Review: Yesterday

by Andrew Parker

Yesterday, a high concept comedy that asks what the world would be like if The Beatles never formed or recorded an album, is a genial, engaging enough crowd pleaser, but only if you don’t stop to think about it for even a nanosecond or take into account that it’s made by a filmmaker punching well below his weight class. Largely coasting by on earnestness and more obviously on the songs of The Beatles, Yesterday is a bunch of empty calories wrapped in a thin layer of actual substance. Those underlying themes about the importance of “being yourself” and the ethics of musicians performing songs they didn’t write aren’t particularly inspired, but thankfully there’s more to smile than groan about in the latest film from inventive British director Danny Boyle and crowd pleasing, hitmaking screenwriter Richard Curtis.

Jack Malik (Himesh Patel, making his big screen feature debut after a healthy career in television), a struggling musician from Suffolk who still lives in his unappreciative parents’ house, is growing frustrated with his lack of success. He has a strong work ethic. His songs are solid, if admittedly a bit forgettable. He’s always playing shows, but none of them are able to draw more than a handful of people at a time. At his lowest point and considering a change in direction, something unexpectedly miraculous happens from an event that was almost a tragedy. During a global blackout that only lasted for a few seconds, Jack is struck by a vehicle while cycling home. When he comes to and is released from hospital, he’s less shocked by the fact that he’s missing a couple of his front teeth, and more flabbergasted that he’s seemingly the only person on earth who remembers the music of The Beatles. Almost immediately upon learning this fact, Jack sets about claiming a massive portion of the band’s catalogue and passing it off as his own.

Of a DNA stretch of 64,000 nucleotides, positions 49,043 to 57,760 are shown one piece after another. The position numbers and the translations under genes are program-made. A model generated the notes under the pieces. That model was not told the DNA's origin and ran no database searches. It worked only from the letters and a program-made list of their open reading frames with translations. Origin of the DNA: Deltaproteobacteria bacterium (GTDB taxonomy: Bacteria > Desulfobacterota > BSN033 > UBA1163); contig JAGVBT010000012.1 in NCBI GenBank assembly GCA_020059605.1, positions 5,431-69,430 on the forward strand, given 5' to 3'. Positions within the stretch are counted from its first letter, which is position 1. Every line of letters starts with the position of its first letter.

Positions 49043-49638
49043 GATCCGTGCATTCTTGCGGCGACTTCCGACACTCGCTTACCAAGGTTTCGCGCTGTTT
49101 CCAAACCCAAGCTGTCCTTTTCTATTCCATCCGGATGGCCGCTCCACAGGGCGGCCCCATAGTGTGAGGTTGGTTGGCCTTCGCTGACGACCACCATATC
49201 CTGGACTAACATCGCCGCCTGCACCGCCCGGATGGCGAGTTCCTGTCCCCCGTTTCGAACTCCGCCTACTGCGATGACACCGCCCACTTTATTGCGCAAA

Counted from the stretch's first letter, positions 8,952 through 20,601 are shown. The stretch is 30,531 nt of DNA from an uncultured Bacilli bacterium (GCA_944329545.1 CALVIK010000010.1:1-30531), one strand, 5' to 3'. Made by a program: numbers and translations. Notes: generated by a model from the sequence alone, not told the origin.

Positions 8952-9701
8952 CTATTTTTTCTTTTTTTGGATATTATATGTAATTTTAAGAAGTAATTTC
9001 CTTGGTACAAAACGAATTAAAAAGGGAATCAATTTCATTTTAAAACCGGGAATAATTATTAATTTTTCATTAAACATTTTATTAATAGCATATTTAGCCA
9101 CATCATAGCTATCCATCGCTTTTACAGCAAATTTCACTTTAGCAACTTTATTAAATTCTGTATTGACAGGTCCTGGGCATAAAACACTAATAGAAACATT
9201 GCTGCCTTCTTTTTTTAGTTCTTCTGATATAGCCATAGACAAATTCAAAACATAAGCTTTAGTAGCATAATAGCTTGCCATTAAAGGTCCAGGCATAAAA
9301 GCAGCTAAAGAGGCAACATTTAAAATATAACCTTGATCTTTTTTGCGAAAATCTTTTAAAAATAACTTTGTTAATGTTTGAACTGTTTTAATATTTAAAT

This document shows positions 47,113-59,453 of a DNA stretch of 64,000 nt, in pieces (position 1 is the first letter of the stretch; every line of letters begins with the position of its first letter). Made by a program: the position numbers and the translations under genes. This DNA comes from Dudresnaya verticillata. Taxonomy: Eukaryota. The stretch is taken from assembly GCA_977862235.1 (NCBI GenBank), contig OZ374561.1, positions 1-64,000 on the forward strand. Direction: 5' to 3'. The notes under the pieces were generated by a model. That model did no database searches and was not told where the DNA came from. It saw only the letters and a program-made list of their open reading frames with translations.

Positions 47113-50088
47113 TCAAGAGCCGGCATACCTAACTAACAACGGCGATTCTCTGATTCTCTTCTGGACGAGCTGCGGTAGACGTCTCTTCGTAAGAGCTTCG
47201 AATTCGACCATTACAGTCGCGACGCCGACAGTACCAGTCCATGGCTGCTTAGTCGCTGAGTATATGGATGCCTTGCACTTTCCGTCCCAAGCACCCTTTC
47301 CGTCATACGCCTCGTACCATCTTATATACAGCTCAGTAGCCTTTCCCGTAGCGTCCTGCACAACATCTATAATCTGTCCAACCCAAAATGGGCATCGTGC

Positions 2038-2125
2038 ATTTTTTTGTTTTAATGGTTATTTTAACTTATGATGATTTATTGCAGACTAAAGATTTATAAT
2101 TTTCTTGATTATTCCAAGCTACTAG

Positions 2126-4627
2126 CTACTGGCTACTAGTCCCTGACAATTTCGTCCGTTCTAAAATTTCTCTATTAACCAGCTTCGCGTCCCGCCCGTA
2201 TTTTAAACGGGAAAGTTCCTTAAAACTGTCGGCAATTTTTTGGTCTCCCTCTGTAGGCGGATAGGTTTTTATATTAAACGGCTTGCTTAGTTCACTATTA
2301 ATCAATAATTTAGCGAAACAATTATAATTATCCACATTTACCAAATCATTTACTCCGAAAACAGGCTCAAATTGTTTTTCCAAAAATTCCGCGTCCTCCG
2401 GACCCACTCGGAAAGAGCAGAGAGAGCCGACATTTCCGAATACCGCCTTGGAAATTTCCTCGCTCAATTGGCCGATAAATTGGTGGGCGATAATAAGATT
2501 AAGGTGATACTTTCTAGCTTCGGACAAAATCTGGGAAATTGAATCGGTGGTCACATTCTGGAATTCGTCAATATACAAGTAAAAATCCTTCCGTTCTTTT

Yesterday takes a healthy suspension of disbelief and a suppression of nagging questions to buy into it. Once Jack learns that no one remembers The Beatles, he also discovers a different, prominent band that also didn’t exist. Along the way, he finds out that there are plenty of other things and pop culture signposts that were never invented. Yesterday almost launches a bit too quickly into Jack’s feverish attempts to pass George, Ringo, John, and Paul’s music as his own, which is a bit of a double edged sword. Sometimes the quickened pace of Yesterday works in Boyle and Curtis’ favour. It allows for some character depth, but it comes at the cost of any sort of deeper meaning.